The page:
The college building was located where the Berry High School now stands. It was a two-story beige brick building with four classrooms on the first floor and wide cross halls leading to the entrance doors at each end. Two winding staircases led to the large upstairs auditorium. Two more classrooms were located at the rear of the auditorium. Larry Whitehead says: "A unique, sweet tolling bell weighing 2,400 pounds rang daily and could be heard for miles around. The bell was a gift of 'Grandma' Shepherd and was in use until the building burned in 1933." (Alabama Restoration Journal, Nov. 2005.)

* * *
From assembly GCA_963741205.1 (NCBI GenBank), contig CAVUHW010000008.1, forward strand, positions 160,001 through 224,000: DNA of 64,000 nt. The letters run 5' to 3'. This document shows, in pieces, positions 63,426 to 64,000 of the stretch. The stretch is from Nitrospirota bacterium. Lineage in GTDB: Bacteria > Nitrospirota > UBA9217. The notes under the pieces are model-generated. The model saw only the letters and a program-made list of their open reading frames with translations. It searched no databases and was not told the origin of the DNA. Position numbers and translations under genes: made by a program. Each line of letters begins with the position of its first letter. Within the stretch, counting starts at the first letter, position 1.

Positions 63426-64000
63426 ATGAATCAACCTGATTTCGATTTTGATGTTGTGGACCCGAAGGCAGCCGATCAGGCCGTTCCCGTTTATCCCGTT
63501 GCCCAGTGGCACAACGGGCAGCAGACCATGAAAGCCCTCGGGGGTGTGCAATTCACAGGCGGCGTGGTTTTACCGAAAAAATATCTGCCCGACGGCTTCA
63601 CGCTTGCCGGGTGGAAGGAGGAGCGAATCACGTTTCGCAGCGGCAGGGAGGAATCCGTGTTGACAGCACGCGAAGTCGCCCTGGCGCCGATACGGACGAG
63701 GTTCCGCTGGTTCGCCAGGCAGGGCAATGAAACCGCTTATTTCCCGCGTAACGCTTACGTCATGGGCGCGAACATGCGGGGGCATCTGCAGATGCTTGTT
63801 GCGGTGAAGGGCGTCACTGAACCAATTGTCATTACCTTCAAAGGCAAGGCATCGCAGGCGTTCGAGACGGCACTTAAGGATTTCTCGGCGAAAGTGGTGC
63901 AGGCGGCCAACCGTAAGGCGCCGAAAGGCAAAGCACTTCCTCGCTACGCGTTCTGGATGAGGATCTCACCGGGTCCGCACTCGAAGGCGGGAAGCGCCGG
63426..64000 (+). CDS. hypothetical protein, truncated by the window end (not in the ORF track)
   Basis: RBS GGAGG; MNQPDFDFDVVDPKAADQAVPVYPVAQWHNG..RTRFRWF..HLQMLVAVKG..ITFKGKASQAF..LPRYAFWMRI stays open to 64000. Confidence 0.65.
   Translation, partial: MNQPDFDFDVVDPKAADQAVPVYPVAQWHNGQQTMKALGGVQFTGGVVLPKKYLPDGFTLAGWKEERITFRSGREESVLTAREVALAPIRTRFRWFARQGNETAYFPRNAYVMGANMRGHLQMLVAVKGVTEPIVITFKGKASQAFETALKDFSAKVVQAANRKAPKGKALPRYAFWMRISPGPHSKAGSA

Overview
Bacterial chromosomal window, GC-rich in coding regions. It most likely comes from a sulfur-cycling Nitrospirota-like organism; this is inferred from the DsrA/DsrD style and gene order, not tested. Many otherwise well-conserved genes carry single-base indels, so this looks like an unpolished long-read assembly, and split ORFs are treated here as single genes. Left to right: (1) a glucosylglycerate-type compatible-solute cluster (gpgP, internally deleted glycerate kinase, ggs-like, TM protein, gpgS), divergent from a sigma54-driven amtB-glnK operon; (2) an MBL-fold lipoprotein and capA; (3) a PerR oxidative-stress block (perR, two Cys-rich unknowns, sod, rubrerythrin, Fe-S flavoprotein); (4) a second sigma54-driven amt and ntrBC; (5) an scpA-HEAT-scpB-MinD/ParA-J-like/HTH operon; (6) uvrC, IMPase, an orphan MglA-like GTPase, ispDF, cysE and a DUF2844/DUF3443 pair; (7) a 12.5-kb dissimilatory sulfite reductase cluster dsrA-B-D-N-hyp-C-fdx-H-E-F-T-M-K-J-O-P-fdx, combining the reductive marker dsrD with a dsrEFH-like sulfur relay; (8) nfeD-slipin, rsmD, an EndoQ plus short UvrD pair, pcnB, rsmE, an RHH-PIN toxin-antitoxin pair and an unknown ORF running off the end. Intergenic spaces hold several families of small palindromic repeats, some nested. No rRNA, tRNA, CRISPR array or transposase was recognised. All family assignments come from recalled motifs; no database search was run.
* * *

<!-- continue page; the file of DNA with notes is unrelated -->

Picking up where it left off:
J. Paul Hanlin of Sheffield served one year as president of the college following Gus Dunn. Writing about the school that year, he spoke of himself and John T. Smithson, of Fort Deposit, Alabama, as working with the school. Both had been students of David Lipscomb at the Nashville Bible School. Hanlin noted that Hal P. McDonald, another Texas preacher, was chosen to serve as president in 1916. McDonald's tenure continued until the school closed in 1922. Whitehead writes of him: "He was known as an excellent teacher although somewhat eccentric. [He] introduced the concept of an annual lectureship after he took the reins in 1916. Each year prominent preachers from over the country were invited to present lessons during the lectureship and the general public was invited. Such men as J. C. McQuiddy, C. M. Pullias, E. A. Elam, John T. Lewis, and J. D. Tant were invited among many others." (Ibid.) The Alabama Christian College of Berry further influenced the area in that many of those who came to teach regularly and to participate in lectureships, left an impression for good on the region. Gus Dunn returned to Northwest Alabama every year for gospel meetings as long as he lived, baptizing hundreds of people. J. D. Tant frequently preached in the state in the early years of the twentieth century. McDonald himself spent the rest of his life in the area. Other notable preachers also came to the state originally because of the school. L. R. Wilson, who lectured at the school and served for a time as minister of the Berry church, influenced my life for good. I had the privilege of profitably sitting at his feet for two years.